KILLEEN, Texas — The city of Killeen Fire Department and the Fort Hood Fire Department were presented the U.S. Army 2022 Community Partnership Award during a city council meeting here March 14.
The Fort Hood Department of Emergency Services and the KFD are partnered with a mutual-aid agreement for emergency management, structural emergencies, wildland fires and swift-water rescue support.
This agreement responds to initial fire suppression protection to all of Fort Hood’s non-continuous housing villages, where nearly 1,500 Soldiers and families live.
“The partnership between our installation and the city of Killeen is strong,” Col. Chad R. Foster, U.S. Army Garrison - Fort Hood commander, said. “Everyone knows we had a fire on Fort Hood; it was the largest fire that we’d ever had on the installation. And I think the first to answer the call for help was the Killeen Fire Department.
“Everywhere we look, we see them helping us, we see them rendering mutual aid,” he continued. “I can’t thank you enough for your partnership from the city of Killeen to the Killeen Fire Department.”
The award was presented on behalf of the Department of the Army by Foster to Andrew Lima, fire chief for the Fort Hood Fire Department, Joshua Gillis, deputy fire chief for the Fort Hood Fire Department, Robert Adams, deputy director for DES, and James Kubinski, fire chief for KFD.
“We’re here to recognize this partnership, recognize you and to express our appreciation for you and what you do for us every day,” Foster said.
The Army Community Partnership Awards Program seeks to highlight examples of exceptional cooperation and diligence that will encourage continued collaboration to achieve the full potential of community partnerships.
“What this (award) means to Fort Hood and the community of Killeen is great partnership,” expressed Lima. “We need both of us to work on emergency situations and certain areas that we can’t handle because of our manning, and the city of Killeen Fire Department will assist us and vice versa. We’re always willing and they’ve been outstanding on helping out.”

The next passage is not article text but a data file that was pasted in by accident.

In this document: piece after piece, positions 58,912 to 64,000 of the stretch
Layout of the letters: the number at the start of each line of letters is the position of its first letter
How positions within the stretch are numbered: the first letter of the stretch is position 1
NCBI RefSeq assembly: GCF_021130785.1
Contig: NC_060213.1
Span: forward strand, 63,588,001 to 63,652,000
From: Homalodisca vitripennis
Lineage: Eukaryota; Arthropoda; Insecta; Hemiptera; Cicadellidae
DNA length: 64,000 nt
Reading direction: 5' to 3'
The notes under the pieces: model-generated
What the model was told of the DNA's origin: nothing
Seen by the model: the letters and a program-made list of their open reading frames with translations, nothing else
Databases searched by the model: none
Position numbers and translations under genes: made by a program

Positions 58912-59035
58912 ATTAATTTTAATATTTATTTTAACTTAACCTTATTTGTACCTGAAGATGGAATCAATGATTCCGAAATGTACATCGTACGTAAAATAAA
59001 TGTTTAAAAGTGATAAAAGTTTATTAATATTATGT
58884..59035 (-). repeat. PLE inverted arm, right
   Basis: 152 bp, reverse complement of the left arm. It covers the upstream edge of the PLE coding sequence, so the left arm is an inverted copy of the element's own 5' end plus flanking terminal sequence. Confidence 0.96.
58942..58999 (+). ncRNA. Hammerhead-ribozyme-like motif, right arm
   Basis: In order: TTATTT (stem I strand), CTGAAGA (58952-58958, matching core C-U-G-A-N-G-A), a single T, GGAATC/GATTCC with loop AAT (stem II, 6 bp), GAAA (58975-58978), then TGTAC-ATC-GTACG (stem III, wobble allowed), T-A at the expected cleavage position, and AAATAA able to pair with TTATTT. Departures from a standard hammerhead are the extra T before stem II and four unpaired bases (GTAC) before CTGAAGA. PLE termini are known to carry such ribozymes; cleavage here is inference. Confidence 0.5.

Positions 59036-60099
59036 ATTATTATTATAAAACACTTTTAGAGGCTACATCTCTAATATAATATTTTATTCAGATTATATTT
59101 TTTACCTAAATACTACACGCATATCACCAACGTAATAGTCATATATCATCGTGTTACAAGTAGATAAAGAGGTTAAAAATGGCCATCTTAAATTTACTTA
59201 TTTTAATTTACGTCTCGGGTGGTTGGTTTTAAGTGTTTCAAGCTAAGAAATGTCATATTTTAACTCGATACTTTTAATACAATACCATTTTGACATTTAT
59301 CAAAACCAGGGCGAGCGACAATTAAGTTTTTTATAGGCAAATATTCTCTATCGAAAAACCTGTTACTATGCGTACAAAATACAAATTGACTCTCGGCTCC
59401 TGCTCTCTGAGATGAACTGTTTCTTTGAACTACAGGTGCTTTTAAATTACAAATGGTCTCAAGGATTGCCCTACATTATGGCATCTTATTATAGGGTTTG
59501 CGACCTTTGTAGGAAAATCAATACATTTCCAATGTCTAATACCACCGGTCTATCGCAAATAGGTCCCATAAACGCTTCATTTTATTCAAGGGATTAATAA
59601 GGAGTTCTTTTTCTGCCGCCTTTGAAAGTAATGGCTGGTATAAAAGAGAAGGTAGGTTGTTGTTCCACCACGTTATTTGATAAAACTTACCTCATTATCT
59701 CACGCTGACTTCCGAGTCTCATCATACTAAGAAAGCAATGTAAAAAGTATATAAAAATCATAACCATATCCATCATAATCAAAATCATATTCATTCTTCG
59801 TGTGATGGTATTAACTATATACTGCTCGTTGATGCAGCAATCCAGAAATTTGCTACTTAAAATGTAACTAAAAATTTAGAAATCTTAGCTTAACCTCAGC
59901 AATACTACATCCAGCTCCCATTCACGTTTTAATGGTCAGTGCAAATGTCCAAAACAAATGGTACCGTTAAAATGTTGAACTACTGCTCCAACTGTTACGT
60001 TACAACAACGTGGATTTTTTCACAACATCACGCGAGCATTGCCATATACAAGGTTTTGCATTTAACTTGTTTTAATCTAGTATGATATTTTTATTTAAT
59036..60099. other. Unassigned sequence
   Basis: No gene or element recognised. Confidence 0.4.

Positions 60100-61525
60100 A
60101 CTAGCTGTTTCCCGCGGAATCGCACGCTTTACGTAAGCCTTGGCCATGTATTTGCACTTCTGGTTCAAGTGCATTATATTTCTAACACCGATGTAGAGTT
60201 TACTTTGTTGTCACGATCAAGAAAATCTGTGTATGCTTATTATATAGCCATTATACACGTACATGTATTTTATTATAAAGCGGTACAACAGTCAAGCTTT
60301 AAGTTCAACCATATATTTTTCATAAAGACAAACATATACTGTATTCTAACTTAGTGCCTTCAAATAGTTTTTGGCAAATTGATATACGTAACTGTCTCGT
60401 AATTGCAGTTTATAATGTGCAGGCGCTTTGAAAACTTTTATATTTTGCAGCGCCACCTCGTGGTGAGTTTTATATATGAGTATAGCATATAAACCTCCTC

The collaboration between Fort Hood and the city of Killeen has evolved into a seamless partnership between the two communities that has resulted in combined training in live fire structures, as well as swift-water and boat operator training on Fort Hood.
In March of 2022, KFD also provided substantial mutual aid assistance to help extinguish a 33,000+ acre wildland fire. The Crittenberg Complex fire affected roughly 15% of the installation’s acreage and took nearly a week to put out.
“On this particular day, as fire touched off, we had a tanker that overturned,” shared Kubinski. “That tanker had not ignited. It was completely full with thousands of gallons of gasoline. And we wanted to ensure that the citizens were safe.
“And so, while Chief Lima is dealing with what was going to be the biggest fire of his career, he sent us one of their crash trucks to sit on our scene and ensure the citizens were safe during that time, for almost six hours while we cleaned up that incident,” he continued. “So, this mutual aid agreement is imperative, and it is strong, and it ensures that the citizens of Killeen and the citizens of Fort Hood are safe, and I’m very thankful for that.”
Awardees were evaluated using the following criteria:
· improves Soldier/family quality of life
· improves or enhances readiness
· modernizes a service, system or process
· provides cost or other efficiencies
· expands capability
· improves community relations
“Thank you for the partnership,” Kubinski said. “It’s not just the city of Killeen who takes care of ourselves. It’s not just us helping take care of Fort Hood, it’s Fort Hood who helps take care of us. It’s great that we’re just a phone call away.”
“There is so much going on … and they are always there,” Killeen Mayor Debbie Nash-King said during her March 14 State of the City address. “I’m truly thankful for our first responders.”